Let $L$ be a language in P/poly. There is then a deterministic polynomial-time Turing machine $M$ with polynomial-sized advice that decides $L$. Consider the language $A(M)$ of all advice strings given to $M$ for instances in $L$.

Is $A(M)$ in P/poly?

Edit 2: For $A(M)$ I am envisaging a specific, unique advice language; the existence of some advice language is guaranteed by the definition of $L$, so for $A(M)$ pick any such language, such as the lexicographically smallest. Note that $A(M)$ is not necessarily decidable.

A handwaving (non-)argument for believing this goes something like this. Every unary language is in P/poly, since a single bit of advice is enough to indicate whether the input is in the language or not. In some sense advice languages are "sparsifications" of their associated languages; the advice language $A(M)$ contains a sparser representation of some of the information contained in language $L$, tweaked for the specific machine $M$. (The advice language could be exponentially sparser, if every string is an instance of the problem, but for sparse languages the advice language may actually be polynomially denser.) So it would seem to make sense that sparsifications of languages in P/poly could also be in this class.

Moreover, is there a general relationship between the complexity of $L$ and that of $A(M)$?

These seem like basic questions, so pointers to relevant literature would be appreciated if these are well-known. A counterexample for the handwaving above would also be useful!

Edit: removed a sentence that wasn't even wrong, and based on the comments from Robin and Tsuyoshi, redefined the advice language to depend on $M$ only, as $M$ already depends on $L$.

Edit 3: I think Hrushikesh captured the essential problem here, so I am accepting the answer; Tsuyoshi also said essentially the same thing in a comment. In short, $A(M)$ can be arbitrary. Any language can be fed as advice to $M$ by waiting until the input instances of the decision problem are large enough for the next piece of advice to be within the polynomial bound. This also means that I should really have asked the question in terms of a decision problem (where there are both YES and NO instances), not a language, to avoid the case where there are only finitely many YES instances.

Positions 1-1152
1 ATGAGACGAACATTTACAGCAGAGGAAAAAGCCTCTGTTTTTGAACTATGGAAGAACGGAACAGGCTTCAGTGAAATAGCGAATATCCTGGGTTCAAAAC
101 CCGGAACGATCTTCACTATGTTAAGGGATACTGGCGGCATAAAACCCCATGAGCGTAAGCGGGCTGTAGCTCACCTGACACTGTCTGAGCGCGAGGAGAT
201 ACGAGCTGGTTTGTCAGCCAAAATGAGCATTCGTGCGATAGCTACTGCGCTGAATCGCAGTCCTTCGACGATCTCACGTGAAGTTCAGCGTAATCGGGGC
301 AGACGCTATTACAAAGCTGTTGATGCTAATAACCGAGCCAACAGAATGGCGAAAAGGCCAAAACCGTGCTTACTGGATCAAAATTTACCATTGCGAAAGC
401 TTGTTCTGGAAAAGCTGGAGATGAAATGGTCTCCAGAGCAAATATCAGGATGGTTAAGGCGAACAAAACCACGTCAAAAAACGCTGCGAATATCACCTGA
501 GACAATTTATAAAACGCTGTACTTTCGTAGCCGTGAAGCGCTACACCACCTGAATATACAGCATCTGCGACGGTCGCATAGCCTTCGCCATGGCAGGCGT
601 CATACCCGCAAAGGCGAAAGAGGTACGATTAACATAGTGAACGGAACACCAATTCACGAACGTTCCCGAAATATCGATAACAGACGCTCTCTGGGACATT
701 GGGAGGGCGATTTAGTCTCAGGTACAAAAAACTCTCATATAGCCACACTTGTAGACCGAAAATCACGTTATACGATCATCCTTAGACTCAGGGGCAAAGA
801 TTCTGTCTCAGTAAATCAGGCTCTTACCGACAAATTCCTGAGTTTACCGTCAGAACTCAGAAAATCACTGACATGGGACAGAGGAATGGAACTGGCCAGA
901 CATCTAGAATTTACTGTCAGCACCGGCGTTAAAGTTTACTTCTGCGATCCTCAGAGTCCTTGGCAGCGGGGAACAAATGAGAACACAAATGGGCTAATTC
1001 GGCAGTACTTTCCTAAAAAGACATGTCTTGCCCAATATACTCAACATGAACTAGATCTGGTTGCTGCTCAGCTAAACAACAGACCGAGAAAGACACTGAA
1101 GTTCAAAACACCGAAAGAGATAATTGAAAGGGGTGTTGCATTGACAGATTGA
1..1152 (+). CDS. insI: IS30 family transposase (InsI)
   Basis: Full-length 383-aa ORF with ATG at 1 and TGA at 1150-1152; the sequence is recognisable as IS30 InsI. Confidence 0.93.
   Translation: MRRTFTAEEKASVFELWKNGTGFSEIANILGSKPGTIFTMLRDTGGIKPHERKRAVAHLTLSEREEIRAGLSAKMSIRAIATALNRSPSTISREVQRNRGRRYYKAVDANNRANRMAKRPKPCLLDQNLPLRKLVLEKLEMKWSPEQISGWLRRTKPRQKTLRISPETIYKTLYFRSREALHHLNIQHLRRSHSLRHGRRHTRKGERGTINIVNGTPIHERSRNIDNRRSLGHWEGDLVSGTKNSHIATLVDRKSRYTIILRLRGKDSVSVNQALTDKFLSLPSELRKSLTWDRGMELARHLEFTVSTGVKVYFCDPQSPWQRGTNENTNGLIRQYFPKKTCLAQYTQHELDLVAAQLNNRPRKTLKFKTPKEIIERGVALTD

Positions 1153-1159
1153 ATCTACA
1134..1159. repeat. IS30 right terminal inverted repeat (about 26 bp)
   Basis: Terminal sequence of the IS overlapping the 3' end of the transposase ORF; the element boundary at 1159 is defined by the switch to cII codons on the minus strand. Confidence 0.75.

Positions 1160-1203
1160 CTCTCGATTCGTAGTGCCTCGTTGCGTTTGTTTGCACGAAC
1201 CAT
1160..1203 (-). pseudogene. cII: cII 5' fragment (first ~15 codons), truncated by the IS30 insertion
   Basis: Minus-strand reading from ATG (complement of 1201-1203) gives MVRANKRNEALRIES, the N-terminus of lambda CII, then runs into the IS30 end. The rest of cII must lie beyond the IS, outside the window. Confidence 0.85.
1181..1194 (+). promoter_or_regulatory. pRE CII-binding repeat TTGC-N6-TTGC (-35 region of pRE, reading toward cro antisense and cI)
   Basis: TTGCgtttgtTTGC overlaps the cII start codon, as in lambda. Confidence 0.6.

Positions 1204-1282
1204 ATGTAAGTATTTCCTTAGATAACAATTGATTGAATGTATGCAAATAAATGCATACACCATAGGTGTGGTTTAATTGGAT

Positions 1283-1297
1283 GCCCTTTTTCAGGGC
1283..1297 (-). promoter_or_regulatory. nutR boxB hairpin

• It isn't clear to me that A(L,M) is uniquely specified by L and M. Could you explain that a bit more? (Unrelated: I'd recommend adding the tag advice, and removing ppoly. ppoly looks bad, and is probably too specific to be a tag.) – Robin Kothari Sep 25 '10 at 17:43
• The definition of A(L,M) is unclear to me. Are you viewing a (possibly uncomputable) sequence y_0, y_1, … of advice strings as part of the machine M and defining A(L,M) as the set {y_0, y_1, …} (forgetting which input length they correspond to)? In that case, I do not expect that there is any relation between L and A(L,M). – Tsuyoshi Ito Sep 25 '10 at 17:55
• The definition of A(M) is still unclear to me, and the previous comment still applies. Note that usually the sequence y_0, y_1, … of advice strings is not considered as part of the Turing machine. – Tsuyoshi Ito Sep 26 '10 at 12:18
• I read revision 4, and would like to point out that an advice is a sequence of strings y_0, y_1, …, not a language. The set {y_0, y_1, …} of advice strings has little to do with the nature of the advice, because this set “forgets” which i’s each string y_i came from. The following question occurred to me just now: Is your question really about advice language, or is it about the function $1^i \mapsto y_i$ (which might be called advice function)? – Tsuyoshi Ito Sep 27 '10 at 14:39